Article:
The college town of Gainesville, Florida, looks set to pass legislation that would eliminate single-family zoning and pave the way for more affordable housing. The rezoning would allow duplexes, triplexes and quadplexes to be built legal, or single-family homes to be repurposed into multi-family homes.
Currently, single family zones cover 50% percent more land than multi-family zones in the town. In the midst of an affordable housing crisis nationwide, a large portion of the new affordable housing that is being built in Gainesville is getting pushed to the outskirts of the city. This is contributing to congestion, longer commutes, and threatening conservation land. In addition, renters make up 60% of the town’s population. (Bloomberg.com, 2022)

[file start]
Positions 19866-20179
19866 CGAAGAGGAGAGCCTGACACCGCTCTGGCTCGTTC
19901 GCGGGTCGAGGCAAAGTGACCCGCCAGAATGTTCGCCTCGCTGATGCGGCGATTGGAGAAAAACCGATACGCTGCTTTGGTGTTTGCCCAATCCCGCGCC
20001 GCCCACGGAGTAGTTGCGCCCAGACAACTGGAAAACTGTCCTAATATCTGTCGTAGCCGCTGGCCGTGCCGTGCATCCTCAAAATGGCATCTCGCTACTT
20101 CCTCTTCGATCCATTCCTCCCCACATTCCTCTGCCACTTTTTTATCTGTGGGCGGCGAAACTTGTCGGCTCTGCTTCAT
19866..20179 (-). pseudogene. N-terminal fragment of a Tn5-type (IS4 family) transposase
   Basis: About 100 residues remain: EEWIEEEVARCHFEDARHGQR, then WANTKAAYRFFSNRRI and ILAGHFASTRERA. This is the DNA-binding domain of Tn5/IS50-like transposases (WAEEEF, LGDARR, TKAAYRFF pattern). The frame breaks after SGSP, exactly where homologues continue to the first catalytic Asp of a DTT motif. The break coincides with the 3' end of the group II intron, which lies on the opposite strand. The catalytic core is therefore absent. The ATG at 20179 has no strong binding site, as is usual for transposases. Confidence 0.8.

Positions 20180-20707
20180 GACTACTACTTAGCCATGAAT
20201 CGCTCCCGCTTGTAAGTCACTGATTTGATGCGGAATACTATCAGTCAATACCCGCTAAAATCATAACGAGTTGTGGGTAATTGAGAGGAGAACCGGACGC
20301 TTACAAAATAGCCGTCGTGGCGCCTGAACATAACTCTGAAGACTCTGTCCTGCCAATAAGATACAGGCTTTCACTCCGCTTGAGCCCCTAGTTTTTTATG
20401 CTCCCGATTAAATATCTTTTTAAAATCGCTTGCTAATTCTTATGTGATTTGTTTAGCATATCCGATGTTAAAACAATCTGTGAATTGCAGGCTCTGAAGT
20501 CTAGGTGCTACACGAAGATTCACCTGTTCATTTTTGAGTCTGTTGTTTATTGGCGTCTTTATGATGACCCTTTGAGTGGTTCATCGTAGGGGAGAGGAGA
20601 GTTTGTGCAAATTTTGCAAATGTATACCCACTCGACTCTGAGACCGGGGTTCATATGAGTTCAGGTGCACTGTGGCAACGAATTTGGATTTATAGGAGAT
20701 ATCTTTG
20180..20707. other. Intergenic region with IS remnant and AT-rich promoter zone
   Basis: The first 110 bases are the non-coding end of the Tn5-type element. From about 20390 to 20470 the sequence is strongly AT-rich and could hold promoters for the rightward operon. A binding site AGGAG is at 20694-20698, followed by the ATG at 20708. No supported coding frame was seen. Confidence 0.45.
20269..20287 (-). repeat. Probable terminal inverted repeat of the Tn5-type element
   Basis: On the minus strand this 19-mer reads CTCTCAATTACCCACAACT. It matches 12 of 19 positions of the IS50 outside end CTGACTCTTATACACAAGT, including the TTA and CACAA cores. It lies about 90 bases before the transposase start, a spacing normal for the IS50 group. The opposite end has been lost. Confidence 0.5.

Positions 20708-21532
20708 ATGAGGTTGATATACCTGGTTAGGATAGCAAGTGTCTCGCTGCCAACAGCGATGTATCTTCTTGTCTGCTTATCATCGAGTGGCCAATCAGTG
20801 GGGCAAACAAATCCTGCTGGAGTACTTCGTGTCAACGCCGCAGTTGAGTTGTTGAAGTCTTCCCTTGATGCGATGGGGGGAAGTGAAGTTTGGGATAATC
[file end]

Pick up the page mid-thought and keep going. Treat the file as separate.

Many see Gainesville, a college town, as a good place for higher-density development. Like many college towns across the country, it has a decent public transportation system and a young population that would benefit from more affordable housing.
However, there is pushback against the legislation, as many residents don’t want to see single-family zoning eliminated. They cite concerns about property values going down and increases in crime. Most of the pushback against zoning reforms like the proposal in Gainesville comes from the Not in My Backyard movement, or NIMBY, who seek to preserve single-family housing in wealthier areas for many of the same reasons. (mycbs4.com, 2022)